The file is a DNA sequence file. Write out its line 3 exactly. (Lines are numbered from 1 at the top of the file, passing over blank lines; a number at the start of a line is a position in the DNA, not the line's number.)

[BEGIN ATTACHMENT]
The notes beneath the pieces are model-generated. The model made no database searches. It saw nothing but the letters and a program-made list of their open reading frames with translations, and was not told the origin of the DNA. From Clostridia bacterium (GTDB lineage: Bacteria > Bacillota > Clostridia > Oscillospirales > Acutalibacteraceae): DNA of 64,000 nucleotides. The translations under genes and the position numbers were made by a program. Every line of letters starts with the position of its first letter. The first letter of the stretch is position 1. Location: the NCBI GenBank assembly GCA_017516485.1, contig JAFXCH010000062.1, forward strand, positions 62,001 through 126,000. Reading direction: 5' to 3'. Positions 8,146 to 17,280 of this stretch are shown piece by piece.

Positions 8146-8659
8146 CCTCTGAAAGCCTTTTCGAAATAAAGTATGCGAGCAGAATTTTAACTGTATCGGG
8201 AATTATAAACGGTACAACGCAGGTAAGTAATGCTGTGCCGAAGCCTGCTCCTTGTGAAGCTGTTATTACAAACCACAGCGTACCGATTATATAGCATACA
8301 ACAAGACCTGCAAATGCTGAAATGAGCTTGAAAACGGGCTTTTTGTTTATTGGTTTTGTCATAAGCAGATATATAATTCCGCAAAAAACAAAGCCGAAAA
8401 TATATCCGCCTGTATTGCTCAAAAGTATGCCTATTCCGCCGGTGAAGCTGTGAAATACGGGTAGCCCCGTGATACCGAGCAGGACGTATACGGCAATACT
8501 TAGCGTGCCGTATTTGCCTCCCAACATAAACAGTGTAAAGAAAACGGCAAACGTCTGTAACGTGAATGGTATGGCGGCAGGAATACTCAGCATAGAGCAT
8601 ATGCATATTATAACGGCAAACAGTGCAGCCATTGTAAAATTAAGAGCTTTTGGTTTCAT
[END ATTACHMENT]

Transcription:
8146 CCTCTGAAAGCCTTTTCGAAATAAAGTATGCGAGCAGAATTTTAACTGTATCGGG